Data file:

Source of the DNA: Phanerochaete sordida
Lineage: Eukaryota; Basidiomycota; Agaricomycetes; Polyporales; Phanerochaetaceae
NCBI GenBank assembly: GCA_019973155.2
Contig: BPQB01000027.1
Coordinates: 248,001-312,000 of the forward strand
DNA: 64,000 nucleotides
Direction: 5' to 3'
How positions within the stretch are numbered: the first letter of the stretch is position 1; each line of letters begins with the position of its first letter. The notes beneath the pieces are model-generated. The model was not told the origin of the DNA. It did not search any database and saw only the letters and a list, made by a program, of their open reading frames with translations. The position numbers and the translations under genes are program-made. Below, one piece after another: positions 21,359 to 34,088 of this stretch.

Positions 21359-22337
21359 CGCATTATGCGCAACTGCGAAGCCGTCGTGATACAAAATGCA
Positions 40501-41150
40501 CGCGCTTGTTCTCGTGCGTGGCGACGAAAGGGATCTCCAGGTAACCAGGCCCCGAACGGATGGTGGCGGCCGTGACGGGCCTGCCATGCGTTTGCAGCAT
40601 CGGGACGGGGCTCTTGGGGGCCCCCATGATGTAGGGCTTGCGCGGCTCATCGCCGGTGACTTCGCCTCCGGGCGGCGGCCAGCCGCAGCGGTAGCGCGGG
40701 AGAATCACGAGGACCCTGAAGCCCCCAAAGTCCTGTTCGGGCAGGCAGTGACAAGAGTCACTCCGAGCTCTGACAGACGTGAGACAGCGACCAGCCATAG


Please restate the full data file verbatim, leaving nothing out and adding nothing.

Source of the DNA: Phanerochaete sordida
Lineage: Eukaryota; Basidiomycota; Agaricomycetes; Polyporales; Phanerochaetaceae
NCBI GenBank assembly: GCA_019973155.2
Contig: BPQB01000027.1
Coordinates: 248,001-312,000 of the forward strand
DNA: 64,000 nucleotides
Direction: 5' to 3'
How positions within the stretch are numbered: the first letter of the stretch is position 1; each line of letters begins with the position of its first letter. The notes beneath the pieces are model-generated. The model was not told the origin of the DNA. It did not search any database and saw only the letters and a list, made by a program, of their open reading frames with translations. The position numbers and the translations under genes are program-made. Below, one piece after another: positions 21,359 to 34,088 of this stretch.

Positions 21359-22337
21359 CGCATTATGCGCAACTGCGAAGCCGTCGTGATACAAAATGCA
Positions 40501-41150
40501 CGCGCTTGTTCTCGTGCGTGGCGACGAAAGGGATCTCCAGGTAACCAGGCCCCGAACGGATGGTGGCGGCCGTGACGGGCCTGCCATGCGTTTGCAGCAT
40601 CGGGACGGGGCTCTTGGGGGCCCCCATGATGTAGGGCTTGCGCGGCTCATCGCCGGTGACTTCGCCTCCGGGCGGCGGCCAGCCGCAGCGGTAGCGCGGG
40701 AGAATCACGAGGACCCTGAAGCCCCCAAAGTCCTGTTCGGGCAGGCAGTGACAAGAGTCACTCCGAGCTCTGACAGACGTGAGACAGCGACCAGCCATAG